Sporting governing bodies and professional clubs presently invest considerable resources to identify and develop youthful prodigies into hopefully becoming tomorrow's exceptional athletes. To identify and differentiate “adolescent potential,” once per year trials, subjective coaching/scout assessment, and a range of anthropometric and fitness testing measures are often applied. However, the benefit of these approaches has been recently questioned because they often fail to (a) consider maturation differences between youth athletes, (b) capture the all-round nature of sport contexts (e.g., psychological and physical), and (c) have shown a low ability to forecast who will become an adult elite athlete (4,18,27).
Maturation, defined as the timing and tempo of progress toward the adult state, can vary considerably between individuals (11). Many studies show that unsteady anthropometric and fitness development typically occurs around 12–15 years in boys and 11–14 years for girls (2,10,11,22,23). Higher chronological age (years) and relative age (months within a year) increase the possibility of entering and progressing through maturation early compared with age-grouped peers. This also adds to the potential differences between individuals on anthropometric and fitness measures (3,15). These changes can result in greater physical capacities such as aerobic power, muscular strength, endurance, and speed (16,19,24,28,29). So in sports where such qualities are required (e.g., soccer (12,13) and rugby league (5,6), they provide immediate physical performance advantages.
Because all youth will enter and progress through maturation, it follows that later maturing (also likely to be relatively younger) individuals could “catch up” on anthropometric and fitness measures in later adolescence (e.g., see Ref. (9)). To illustrate, recent research (25) presented data on 3 rugby league players, selected to a talent development program, were tracked over a 2-year period (i.e., aged 13–15) and then compared with a broader sample of age and skill-matched players (N = 1,172) using standardized z-scores. Z scores identify whether a particular score on a measurement is similar, below, or above the mean of all measured scores. In research, they can help identify how far away a score is from the mean. Some studies may examine particular scores within a sample; those scores at close or extreme ranges from the mean; or may examine how scores change when the means of broader sample change over time. Using standardized z scores, cases demonstrated differing initial profiles at the Under 13 stage, but then also showed different developmental trajectories over a two year period. For instance, a later maturing (and relatively younger) player improved their anthropometric (e.g., height = +9.2%) and fitness (e.g., 60-m sprint = −14.9%) characteristics more than the earlier maturing (relatively older) player (e.g., height = +2.0%, 60-m sprint = −0.7%) in the same period.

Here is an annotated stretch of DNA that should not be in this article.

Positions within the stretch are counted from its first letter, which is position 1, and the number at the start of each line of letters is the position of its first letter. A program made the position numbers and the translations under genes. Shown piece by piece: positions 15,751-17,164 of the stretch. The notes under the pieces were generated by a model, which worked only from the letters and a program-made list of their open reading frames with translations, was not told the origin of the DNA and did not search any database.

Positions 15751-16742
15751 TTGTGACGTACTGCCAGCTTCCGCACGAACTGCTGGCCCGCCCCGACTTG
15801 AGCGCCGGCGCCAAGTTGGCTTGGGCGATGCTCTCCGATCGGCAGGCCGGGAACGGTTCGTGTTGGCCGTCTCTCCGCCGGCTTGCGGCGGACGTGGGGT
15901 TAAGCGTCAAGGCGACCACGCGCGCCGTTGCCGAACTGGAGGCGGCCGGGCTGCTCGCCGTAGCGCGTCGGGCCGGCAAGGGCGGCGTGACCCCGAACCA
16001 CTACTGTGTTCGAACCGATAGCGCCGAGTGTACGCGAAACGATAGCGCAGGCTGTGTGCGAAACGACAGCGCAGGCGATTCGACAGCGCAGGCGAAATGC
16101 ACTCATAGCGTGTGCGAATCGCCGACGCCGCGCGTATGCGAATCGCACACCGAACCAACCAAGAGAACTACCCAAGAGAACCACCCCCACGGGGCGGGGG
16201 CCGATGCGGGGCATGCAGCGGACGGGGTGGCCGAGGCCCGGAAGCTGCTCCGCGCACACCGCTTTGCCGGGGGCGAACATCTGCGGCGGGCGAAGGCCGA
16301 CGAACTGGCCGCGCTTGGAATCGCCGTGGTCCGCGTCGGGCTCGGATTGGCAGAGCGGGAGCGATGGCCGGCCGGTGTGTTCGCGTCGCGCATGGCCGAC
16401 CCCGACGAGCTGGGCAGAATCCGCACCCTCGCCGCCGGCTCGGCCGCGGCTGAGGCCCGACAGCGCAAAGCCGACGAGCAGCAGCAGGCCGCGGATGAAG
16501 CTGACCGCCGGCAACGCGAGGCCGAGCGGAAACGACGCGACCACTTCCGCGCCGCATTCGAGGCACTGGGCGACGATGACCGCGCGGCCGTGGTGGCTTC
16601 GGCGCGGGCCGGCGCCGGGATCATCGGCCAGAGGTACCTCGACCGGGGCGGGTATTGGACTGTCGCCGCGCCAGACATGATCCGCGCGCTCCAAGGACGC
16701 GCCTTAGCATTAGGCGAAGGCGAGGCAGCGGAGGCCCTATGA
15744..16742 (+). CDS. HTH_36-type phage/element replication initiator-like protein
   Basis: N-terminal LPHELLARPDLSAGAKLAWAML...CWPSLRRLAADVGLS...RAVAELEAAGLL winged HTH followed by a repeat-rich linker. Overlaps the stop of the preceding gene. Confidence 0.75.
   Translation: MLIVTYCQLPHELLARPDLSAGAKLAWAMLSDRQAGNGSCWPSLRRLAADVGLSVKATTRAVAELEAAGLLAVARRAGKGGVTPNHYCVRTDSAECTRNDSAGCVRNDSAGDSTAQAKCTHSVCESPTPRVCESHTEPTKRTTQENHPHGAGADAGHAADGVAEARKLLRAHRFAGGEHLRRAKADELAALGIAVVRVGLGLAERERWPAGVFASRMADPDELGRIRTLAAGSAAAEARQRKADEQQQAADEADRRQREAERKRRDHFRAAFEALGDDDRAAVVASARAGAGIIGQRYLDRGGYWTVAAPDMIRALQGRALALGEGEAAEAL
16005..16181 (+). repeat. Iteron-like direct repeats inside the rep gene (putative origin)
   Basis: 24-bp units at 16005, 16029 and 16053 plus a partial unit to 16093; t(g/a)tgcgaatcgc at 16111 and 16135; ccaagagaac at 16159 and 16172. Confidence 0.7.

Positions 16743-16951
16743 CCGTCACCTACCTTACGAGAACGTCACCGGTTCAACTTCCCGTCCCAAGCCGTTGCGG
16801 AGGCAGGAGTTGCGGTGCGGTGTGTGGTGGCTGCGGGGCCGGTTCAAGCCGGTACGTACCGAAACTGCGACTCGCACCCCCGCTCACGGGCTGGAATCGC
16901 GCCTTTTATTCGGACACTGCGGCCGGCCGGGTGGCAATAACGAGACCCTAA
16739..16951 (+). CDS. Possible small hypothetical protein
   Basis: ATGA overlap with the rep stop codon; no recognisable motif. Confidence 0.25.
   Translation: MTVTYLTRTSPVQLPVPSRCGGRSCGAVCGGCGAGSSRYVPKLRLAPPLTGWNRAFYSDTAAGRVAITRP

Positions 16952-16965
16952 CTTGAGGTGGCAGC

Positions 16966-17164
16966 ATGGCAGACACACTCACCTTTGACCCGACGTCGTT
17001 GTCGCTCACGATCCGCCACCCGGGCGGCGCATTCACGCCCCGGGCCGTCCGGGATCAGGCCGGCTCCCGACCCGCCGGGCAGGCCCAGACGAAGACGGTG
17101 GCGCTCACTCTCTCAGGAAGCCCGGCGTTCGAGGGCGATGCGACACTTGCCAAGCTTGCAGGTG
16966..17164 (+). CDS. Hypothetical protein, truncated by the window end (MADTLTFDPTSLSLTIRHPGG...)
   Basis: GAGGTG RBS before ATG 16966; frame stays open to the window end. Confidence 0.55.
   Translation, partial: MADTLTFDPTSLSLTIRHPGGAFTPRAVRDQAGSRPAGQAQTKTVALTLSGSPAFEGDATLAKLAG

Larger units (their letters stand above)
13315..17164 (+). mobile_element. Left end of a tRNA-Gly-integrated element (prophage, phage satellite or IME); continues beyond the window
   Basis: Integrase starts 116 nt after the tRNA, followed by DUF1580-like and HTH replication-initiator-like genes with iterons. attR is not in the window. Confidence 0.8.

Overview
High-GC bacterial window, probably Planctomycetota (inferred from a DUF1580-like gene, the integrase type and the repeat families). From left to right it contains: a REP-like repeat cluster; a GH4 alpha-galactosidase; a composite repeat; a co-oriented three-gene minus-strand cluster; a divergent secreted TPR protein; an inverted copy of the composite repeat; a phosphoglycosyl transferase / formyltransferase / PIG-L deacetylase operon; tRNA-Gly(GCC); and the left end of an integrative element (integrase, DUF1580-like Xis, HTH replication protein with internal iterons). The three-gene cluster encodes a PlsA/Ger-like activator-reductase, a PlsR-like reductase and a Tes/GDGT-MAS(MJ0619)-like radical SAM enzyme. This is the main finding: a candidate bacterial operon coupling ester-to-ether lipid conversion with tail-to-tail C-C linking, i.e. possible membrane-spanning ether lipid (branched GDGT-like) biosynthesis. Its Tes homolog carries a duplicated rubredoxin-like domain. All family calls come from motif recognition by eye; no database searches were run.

Their analysis (25) compared case values for a given measurement (e.g., height, body mass, 30-m sprint) against a mean value calculated from all players measured in a broader cohort (i.e., under 13s–15s included). However, this raises the question of whether this is the most accurate and sensitive approach to detect and compare player development. Therefore, in part 1 of this study, we examined the hypothesis that comparing cases against mean values from “across annual-age categories” may falsely increase the observed deviations in z-scores. Because of a given case player being potentially more or less different from the broader sample at particular time points, a “per year” calculation was tested. In other words, cases were compared against mean values of their peers at each age category (i.e., under 13s, 14s, and 15s).
In part 2, the aim was to verify if anthropometric and fitness characteristics previously presented (25) remained accurate when using the “per year” calculation. Compared against the age- and skill-matched broader sample, changes in anthropometric and fitness measures of 3 new youth rugby league players were examined. We hypothesized that our adjusted analysis would show that even within a relatively similar sample of players, (a) developmental variability would be apparent, (b) developmental changes were still feasible within and over the 2-year period, and (c) relatively later maturing players could show a reduction or negation of anthropometric and fitness differences in later adolescence. Confirmation of these predictions would strengthen the argument for long-term monitoring of “adolescent potential” beyond maturation, compared with one-off “pre-mature” assessments and (de)selection, if long-term athlete development is the overarching goal of sport systems.
Experimental Approach to the Problem